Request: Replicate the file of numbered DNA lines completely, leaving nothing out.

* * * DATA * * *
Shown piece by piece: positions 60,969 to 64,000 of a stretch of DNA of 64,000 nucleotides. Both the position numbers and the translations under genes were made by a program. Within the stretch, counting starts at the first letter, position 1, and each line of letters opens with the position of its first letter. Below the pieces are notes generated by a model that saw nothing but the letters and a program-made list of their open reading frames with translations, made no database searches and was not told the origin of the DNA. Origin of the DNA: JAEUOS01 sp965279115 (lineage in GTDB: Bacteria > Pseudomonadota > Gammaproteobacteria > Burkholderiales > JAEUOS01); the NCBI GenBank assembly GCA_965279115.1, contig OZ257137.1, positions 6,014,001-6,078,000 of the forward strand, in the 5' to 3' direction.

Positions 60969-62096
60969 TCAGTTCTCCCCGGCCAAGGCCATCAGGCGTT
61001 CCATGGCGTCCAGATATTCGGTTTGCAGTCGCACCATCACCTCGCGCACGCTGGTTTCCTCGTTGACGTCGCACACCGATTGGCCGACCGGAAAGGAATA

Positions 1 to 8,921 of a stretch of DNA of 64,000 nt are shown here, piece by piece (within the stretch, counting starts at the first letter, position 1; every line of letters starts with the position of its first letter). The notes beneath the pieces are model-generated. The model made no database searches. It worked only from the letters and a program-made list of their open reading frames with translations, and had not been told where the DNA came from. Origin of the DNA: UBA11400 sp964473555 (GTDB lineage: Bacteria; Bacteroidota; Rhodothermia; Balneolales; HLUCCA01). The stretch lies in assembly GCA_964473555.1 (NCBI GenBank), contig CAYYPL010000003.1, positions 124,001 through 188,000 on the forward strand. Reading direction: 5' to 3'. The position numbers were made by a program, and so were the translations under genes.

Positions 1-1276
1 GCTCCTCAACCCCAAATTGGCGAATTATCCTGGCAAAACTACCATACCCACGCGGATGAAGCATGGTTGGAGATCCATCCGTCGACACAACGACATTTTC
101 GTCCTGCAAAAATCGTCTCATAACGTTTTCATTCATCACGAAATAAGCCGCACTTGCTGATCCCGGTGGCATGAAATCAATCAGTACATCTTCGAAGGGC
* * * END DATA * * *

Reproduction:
Shown piece by piece: positions 60,969 to 64,000 of a stretch of DNA of 64,000 nucleotides. Both the position numbers and the translations under genes were made by a program. Within the stretch, counting starts at the first letter, position 1, and each line of letters opens with the position of its first letter. Below the pieces are notes generated by a model that saw nothing but the letters and a program-made list of their open reading frames with translations, made no database searches and was not told the origin of the DNA. Origin of the DNA: JAEUOS01 sp965279115 (lineage in GTDB: Bacteria > Pseudomonadota > Gammaproteobacteria > Burkholderiales > JAEUOS01); the NCBI GenBank assembly GCA_965279115.1, contig OZ257137.1, positions 6,014,001-6,078,000 of the forward strand, in the 5' to 3' direction.

Positions 60969-62096
60969 TCAGTTCTCCCCGGCCAAGGCCATCAGGCGTT
61001 CCATGGCGTCCAGATATTCGGTTTGCAGTCGCACCATCACCTCGCGCACGCTGGTTTCCTCGTTGACGTCGCACACCGATTGGCCGACCGGAAAGGAATA

Positions 1 to 8,921 of a stretch of DNA of 64,000 nt are shown here, piece by piece (within the stretch, counting starts at the first letter, position 1; every line of letters starts with the position of its first letter). The notes beneath the pieces are model-generated. The model made no database searches. It worked only from the letters and a program-made list of their open reading frames with translations, and had not been told where the DNA came from. Origin of the DNA: UBA11400 sp964473555 (GTDB lineage: Bacteria; Bacteroidota; Rhodothermia; Balneolales; HLUCCA01). The stretch lies in assembly GCA_964473555.1 (NCBI GenBank), contig CAYYPL010000003.1, positions 124,001 through 188,000 on the forward strand. Reading direction: 5' to 3'. The position numbers were made by a program, and so were the translations under genes.

Positions 1-1276
1 GCTCCTCAACCCCAAATTGGCGAATTATCCTGGCAAAACTACCATACCCACGCGGATGAAGCATGGTTGGAGATCCATCCGTCGACACAACGACATTTTC
101 GTCCTGCAAAAATCGTCTCATAACGTTTTCATTCATCACGAAATAAGCCGCACTTGCTGATCCCGGTGGCATGAAATCAATCAGTACATCTTCGAAGGGC